Sweet beach

Posted on August 12th, 2010 2 great comments. Room for one more!

With the weather being so hot lately, I’m sure almost every Torontonian has though, at least for a moment, of daring a dip in Lake Ontario. Okay, yeah, at times it might smell like rotting corpses, but it might be refreshing.

Unfortunately for me, getting anywhere near the water either meant a slog out west to the man-made beach near Bathurst and Queen’s Quay, or east to Cherry Beach, home of the sandy syringe.

For a while there were rumours of a new faux beach being constructed near my neck of the woods at the foot of Lower Jarvis —  Sugar Beach — but this was, after all, a government project and the expected summer 2010 completion date couldn’t be trusted.

And then, in a sure sign that the universe is soon to end, I heard on my morning radio show that Sugar Beach was open for business. So I put on my most elegant thong, grabbed a towel, and headed down.

On the way there I couldn’t help but hearken back to Toronto’s past — how people used to refresh themselves in the waters of Lake Ontario, in style, and with class.

Prior to the forties it was considered improper to wade out into the lake, clothed or otherwise. The practice referred to as “wetting Willy” (William being a common name), being heavily frowned upon.

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In fact, even walking in the rain without a “Jimmy Hat” (another popular name), would likely get one ostracised.

These days, no one bats an eyelash at even the most obscene public display of flesh.

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Back in the day, the only acceptable way to enjoy the waters was in a canoe known as the “Long John”. It was common to spend an afternoon racing with friends, paddling one’s Long John until “a mighty foam frothed at her head”.

Ironically, it would be years until women were welcomed to the activity – even the deck hand who swabbed your vessel would be a man.

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Anyone wetting Willy without paddling a Long John or displaying their seafaring affiliation would be told to “beat it” off the beach lest they wished a taste of the policeman’s night stick.

Nowadays, it seems, they’ll let any old dirty dog on the beach with narry a copper in sight.

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In the past, police patrolled beaches regularly, warning people of the omnipresent danger of crabs, the potential of infected gashes, and other hazards as part of the public Sandy Traps and Dangers (STD) program.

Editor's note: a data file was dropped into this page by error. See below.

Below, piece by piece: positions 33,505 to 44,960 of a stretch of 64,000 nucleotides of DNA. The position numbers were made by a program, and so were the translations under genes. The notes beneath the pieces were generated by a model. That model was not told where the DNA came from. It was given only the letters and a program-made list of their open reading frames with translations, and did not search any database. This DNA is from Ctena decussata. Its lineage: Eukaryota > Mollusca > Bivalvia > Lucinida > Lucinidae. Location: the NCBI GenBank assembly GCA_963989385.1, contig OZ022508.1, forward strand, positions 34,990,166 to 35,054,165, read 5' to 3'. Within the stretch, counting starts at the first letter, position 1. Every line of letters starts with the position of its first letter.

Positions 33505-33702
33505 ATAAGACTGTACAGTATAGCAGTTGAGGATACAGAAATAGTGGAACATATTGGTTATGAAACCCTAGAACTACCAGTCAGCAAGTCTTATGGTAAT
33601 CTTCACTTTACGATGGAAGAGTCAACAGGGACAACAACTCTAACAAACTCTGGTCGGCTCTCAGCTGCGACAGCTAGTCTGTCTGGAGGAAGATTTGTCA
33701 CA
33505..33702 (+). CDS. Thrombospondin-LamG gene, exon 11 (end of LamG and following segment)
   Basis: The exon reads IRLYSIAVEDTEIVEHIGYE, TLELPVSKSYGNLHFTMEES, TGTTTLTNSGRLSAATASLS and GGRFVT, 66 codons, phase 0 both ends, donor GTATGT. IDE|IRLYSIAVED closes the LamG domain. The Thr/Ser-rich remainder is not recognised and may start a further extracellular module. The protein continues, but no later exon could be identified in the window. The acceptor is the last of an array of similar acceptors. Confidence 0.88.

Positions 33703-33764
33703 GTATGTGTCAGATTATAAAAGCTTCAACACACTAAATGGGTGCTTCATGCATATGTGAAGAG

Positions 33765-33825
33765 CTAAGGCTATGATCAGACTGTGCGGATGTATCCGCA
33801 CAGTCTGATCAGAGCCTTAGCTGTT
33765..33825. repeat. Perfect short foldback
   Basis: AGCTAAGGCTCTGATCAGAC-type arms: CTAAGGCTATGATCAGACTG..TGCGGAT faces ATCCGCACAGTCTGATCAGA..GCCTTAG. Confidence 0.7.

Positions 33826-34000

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A mere decade later, “freeing Willy” became all the rage. Police no longer beat anyone off the beach and Long Johns were mostly relegated to enthusiast seamen.

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The only shipping one’s likely to see at Sugar Beach these days is the massive Redpath container ship bringing in raw sugar to be processed in the giant refinery across the way. Oh sure the air may literally taste sweet when the ships unload their cargo, but does that sweeten the otherwise putrid stench of modern humanity baking in the sun?

Although the historical STD program was scrapped, Jimmy Hats have stuck around with modern names like raincoats, slicks, rubbers, or simply just protection — yet standing under a drizzle is hardly considered deviant anymore; neither is getting pounded by the waves — you just grab a board and ride them!

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Modern urban beaches try to make up for the absence of decency with fancy abstract art. But letting women swim in the water? With their monthly … cycles?!

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Adoption to aquatic activities by women was swift – like fish to water, one might say. Numerous all-female Long John paddling teams were formed, among them famous first-place trophy winners the Omely Oars, named after team captain Harriete Homely (the “H” was dropped in a playful take on her British heritage).

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Okay, maybe I’m going a bit overboard. It’s not like you can swim at Sugar Beach anyway. On the south end is a narrow boardwalk and then a drop into the lake and busy shipping lanes. On the east is the Redpath sugar refinery and yet another steep drop into fishy waters. To the north is a road, and to the west is the new Corus Entertainment building.

The sand is there, as are the deck chairs and the fixed umbrellas, but that refreshing dip in the lake is absent. The option to endure painful blisters after a swim is simply not there, so calling it a beach might be a bit of a stretch. In fact, the only access to water of any kind comes via a series of sidewalk-embedded jets that the kids monopolize.

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But, as a place to hunker down with a book for a few hours, or as a place to bury your feline business, it’s not too bad. And if there’s a more appropriate place to sun my flossed butt cheeks in Toronto, I haven’t found it!

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2 Comments on “ Sweet beach ”

  • Melanie
    August 13th, 2010 12:04 am

    I read about the ummm lack of swimming in Toronto harbor or really in that entire lake in a travel guide about Toronto. No thank you! It's pretty hot here in Michigan, too, but we're dealing pretty well. :P Found your blog from CMFAds spikes. Nice read. :)


    Read more from Melanie at: http://www.shygirlspeaks.com
  • Patrick
    August 13th, 2010 11:26 am

    Thanks, Melanie. Had a bit of a bumpy time there for a couple of months but hopefully TCL's getting back on track. Glad you're enjoying!


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